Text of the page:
Wednesday, April 25, 2018
AST April Batch Available.
Physical - Bigcartel
Digital - Bandcamp
This a double reissue of Oakland-based artist, Adam Keith’s long-running Cube project. I was initially switched on to his stuff by Ren Schofield about five years ago. Fade To Beige and (803) 206-0028 originally appeared as self-released cassettes in 2015 and 2016 respectively. This gives some indication as to how long I’ve been sitting on this material, waiting for the right time. Since then, Keith has released an excellent LP on Left Hand Path and a tape on LA’s Nostilevo, as well as (weirdly enough) being featured on Fact Magazine. On listening to any of these releases, it becomes immediately apparent that Cube is a 100% distinctive and varied project. Keith takes chops honed playing in punk band, Mansion and applies it to elements of industrial, techno, ambient and musique concrete.
My man in Taipei, Simon (Opal Beau), recommended Lujiachi as one of the best artists currently operating in the burgeoning Taiwanese electronic scene and suggested I offer him a release. Here it is, a mangled, replete assault of club-ready workouts. It’s possible he will be making his way down unda in the not-too-distant future, so sample his wares now in preparation.
This one comes courtesy of the Ren mentioned above in the Cube blurb, who you may know better from his madcap techno project, Container. Form A Log sees him in trio formation with similarly entrenched US DIY / experimental mainstays, Noah Anthony (Profligate) and Rick Weaver. Following a slew of excellently baffling LP’s and tapes over the last eight or so years, welcome the Log as they float to Australian shores. Even by Ren’s own admission, Bird Time is ‘demented’. These days this statement doesn’t usually mean much, but being well-versed in their previous output I wasn’t sure what insanity to expect from these recordings. Via densely piled tape loops, the three succeed in outdoing themselves in freakdom. Another triumph for the human race.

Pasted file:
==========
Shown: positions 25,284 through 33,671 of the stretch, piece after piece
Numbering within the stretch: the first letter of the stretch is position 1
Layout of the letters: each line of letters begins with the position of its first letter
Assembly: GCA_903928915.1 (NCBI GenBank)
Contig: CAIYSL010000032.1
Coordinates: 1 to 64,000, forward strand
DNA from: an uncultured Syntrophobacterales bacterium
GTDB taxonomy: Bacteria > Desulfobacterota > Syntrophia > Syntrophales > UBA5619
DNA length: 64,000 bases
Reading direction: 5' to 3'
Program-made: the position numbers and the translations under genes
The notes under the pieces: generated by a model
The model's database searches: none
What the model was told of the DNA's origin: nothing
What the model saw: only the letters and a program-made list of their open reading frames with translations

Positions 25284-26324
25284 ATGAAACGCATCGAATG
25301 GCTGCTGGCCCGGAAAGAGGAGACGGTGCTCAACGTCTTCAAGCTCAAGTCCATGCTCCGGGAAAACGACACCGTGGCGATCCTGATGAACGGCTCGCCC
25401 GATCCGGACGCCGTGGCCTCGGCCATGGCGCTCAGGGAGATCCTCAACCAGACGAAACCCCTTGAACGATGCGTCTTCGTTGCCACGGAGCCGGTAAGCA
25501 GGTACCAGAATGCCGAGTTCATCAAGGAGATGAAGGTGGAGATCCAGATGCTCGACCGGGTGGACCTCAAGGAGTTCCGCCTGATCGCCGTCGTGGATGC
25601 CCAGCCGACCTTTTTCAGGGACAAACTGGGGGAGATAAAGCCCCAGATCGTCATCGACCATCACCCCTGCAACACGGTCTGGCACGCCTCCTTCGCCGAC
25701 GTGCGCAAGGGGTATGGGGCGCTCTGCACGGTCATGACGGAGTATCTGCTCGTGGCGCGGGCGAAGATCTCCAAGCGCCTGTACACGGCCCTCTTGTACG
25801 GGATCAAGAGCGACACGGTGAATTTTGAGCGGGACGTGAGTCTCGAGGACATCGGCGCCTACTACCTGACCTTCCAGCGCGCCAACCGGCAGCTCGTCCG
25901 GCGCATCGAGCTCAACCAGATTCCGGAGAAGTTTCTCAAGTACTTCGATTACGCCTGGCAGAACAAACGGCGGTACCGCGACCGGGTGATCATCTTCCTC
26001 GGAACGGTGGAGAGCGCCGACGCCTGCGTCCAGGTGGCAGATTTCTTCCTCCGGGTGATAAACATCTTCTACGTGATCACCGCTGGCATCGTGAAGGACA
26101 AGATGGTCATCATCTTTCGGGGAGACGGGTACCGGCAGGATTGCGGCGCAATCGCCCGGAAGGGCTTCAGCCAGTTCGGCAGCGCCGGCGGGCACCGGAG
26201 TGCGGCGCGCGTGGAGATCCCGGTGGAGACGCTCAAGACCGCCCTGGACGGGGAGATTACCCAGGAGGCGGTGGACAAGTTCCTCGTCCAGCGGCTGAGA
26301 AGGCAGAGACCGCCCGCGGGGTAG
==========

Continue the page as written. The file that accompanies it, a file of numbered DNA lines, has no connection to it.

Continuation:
Strangely enough, despite being separated by a large body of water, NY’s Beat Detectives have appeared on many of the same labels I’ve worked with over the years: namely Beat Concern, Not Not Fun, Where To Now and Night People. So I guess it wasn’t surprising that once I eventually dug into their jams, I was heavily into what I heard. Their sounds are largely sample-based, taking in mangled plunderphonic excursions and demented beat music on a trip entirely their own. I feel like this release might be a jab by the D’s at my desire for them to do a release that was more on the “rhythmic side”. Rhythms & Edits is, as the name implies, a varied collection of beats stitched together into a long-form mix. Regardless of their intentions, this tape is a phenomenal home listening experience, as well as a perfect low-key party soundtrack. R&E Vol.1 appears to be able to warp linear progression, it’s seemingly extended 68 minute length possessing the ability to satisfyingly erode time like nothing else.